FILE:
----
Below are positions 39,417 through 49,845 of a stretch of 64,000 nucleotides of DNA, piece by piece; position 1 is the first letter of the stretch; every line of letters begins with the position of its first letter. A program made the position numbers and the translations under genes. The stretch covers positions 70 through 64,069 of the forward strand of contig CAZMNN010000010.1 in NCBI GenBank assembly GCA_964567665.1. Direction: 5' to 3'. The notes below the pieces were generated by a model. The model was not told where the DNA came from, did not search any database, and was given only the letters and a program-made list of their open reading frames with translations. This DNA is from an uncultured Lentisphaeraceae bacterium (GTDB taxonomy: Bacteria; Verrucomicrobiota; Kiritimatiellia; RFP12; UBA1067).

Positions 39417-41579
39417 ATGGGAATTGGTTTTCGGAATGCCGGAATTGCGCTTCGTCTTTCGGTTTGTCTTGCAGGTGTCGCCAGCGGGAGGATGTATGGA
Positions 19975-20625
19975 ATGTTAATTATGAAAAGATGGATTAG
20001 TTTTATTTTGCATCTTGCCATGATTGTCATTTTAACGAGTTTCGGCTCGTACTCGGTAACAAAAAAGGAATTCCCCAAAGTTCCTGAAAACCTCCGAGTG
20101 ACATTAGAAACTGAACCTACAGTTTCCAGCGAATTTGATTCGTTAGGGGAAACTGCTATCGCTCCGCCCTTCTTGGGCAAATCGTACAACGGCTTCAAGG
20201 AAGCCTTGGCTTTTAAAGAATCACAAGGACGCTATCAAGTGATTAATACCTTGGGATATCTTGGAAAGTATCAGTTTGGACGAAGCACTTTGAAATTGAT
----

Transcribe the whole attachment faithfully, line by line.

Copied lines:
Below are positions 39,417 through 49,845 of a stretch of 64,000 nucleotides of DNA, piece by piece; position 1 is the first letter of the stretch; every line of letters begins with the position of its first letter. A program made the position numbers and the translations under genes. The stretch covers positions 70 through 64,069 of the forward strand of contig CAZMNN010000010.1 in NCBI GenBank assembly GCA_964567665.1. Direction: 5' to 3'. The notes below the pieces were generated by a model. The model was not told where the DNA came from, did not search any database, and was given only the letters and a program-made list of their open reading frames with translations. This DNA is from an uncultured Lentisphaeraceae bacterium (GTDB taxonomy: Bacteria; Verrucomicrobiota; Kiritimatiellia; RFP12; UBA1067).

Positions 39417-41579
39417 ATGGGAATTGGTTTTCGGAATGCCGGAATTGCGCTTCGTCTTTCGGTTTGTCTTGCAGGTGTCGCCAGCGGGAGGATGTATGGA
Positions 19975-20625
19975 ATGTTAATTATGAAAAGATGGATTAG
20001 TTTTATTTTGCATCTTGCCATGATTGTCATTTTAACGAGTTTCGGCTCGTACTCGGTAACAAAAAAGGAATTCCCCAAAGTTCCTGAAAACCTCCGAGTG
20101 ACATTAGAAACTGAACCTACAGTTTCCAGCGAATTTGATTCGTTAGGGGAAACTGCTATCGCTCCGCCCTTCTTGGGCAAATCGTACAACGGCTTCAAGG
20201 AAGCCTTGGCTTTTAAAGAATCACAAGGACGCTATCAAGTGATTAATACCTTGGGATATCTTGGAAAGTATCAGTTTGGACGAAGCACTTTGAAATTGAT